Javier Aguirre and Japan arrived in Australia as favourites for the Asian Cup. As well as the burden of favouritism and the weight of expectation from back home, the manager himself was under scrutiny for his ‘alleged’ match fixing activities of the past. Despite that, the squad and Aguirre always looked in good spirits during their time in camp.
But in the aftermath of a shock quarter final exit to United Arab Emirates, it’s fair to examine and review the team’s performance, and in particular that of the manager.
Since being in charge Aguirre’s Japan has conceded just eight goals in 11 matches. Four of them goals coming in the October thumping by Brazil, where the manager fielded an experimental squad. Settling on Yoshida (Southampton) and Morishige (FC Tokyo) for the Asian Cup, Aguirre seemed to have pulled the right rein. The pair conceded just once in their four matches in Australia.
Aguirre can also be credited for bringing fresh blood into the national team. In his short period of experimentation between the September friendlies and November friendlies, the Mexican gave time to numerous new faces. As a result youngsters Gaku Shibasaki, Yoshinori Muto and Gotoku Sakai were able to fit into the team seamlessly. The latter particularly impressive.
The debits on Aguirre’s account are there, but were they debits already owed. Many reviews into Japan’s World Cup performance concluded that Samurai Blue suffered a case of stage fright. Hailed as the ‘golden generation’, the team travelled to Brazil with a weight of expectation, unfamiliar to a Japanese national soccer team. They failed, and in Australia they failed.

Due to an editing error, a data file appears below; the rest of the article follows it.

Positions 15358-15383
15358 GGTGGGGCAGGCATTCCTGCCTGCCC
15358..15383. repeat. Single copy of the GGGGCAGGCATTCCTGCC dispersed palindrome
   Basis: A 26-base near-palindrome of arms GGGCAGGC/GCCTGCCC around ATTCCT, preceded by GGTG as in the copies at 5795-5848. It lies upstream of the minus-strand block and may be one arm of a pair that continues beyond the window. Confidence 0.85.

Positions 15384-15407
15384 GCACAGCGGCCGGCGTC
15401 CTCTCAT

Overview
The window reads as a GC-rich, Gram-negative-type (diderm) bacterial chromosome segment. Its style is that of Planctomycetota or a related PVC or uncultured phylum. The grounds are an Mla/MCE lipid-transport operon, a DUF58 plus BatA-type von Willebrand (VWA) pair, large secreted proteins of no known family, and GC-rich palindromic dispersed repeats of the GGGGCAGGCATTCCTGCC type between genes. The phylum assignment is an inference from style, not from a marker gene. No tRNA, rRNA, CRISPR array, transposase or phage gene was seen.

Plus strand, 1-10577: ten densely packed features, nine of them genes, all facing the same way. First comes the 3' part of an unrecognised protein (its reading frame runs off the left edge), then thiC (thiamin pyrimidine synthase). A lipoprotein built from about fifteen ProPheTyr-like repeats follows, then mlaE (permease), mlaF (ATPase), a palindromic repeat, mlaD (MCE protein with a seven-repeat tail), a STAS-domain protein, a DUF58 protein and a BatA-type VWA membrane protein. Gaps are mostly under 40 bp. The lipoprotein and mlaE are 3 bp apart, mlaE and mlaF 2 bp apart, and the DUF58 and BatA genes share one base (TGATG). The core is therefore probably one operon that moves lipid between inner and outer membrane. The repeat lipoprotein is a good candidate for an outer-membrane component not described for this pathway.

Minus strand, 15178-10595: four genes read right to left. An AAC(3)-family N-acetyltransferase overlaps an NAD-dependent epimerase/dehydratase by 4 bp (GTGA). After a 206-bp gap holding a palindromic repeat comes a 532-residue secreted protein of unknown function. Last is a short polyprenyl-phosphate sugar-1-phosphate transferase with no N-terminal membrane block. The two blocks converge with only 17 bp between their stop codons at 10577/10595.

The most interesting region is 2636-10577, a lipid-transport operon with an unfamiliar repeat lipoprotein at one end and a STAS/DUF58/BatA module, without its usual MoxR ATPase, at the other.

In the Asian Cup quarter final against UAE, Japan bossed the possession 68% to 32%. They bossed the shots on goal stat 35-3. They won the corner count 18-0.
But as the realists among us know, stats count for nothing, and though he might want to, Aguirre can’t put the ball into the back of the net himself. The manager witnessed Japan squander chance after chance against the emerging west Asian outfit.
Perhaps the biggest criticism of the Mexican has been his failure to rotate the squad during the tournament. Aguirre used the same starting eleven for all four Asian Cup matches. Managers can always counter this by referring to combinations, and the need to improve upon them with game time. Countering that though, is the harsh seasonal shift the players would have experienced, travelling from the northern hemisphere winter to Australia’s hot summer.
Now Aguirre’s fate is in the hands of the JFA. Will they use Japan’s Asian Cup failure as an excuse to shift a manager currently under scrutiny for actions beyond the playing field, or will they stay loyal?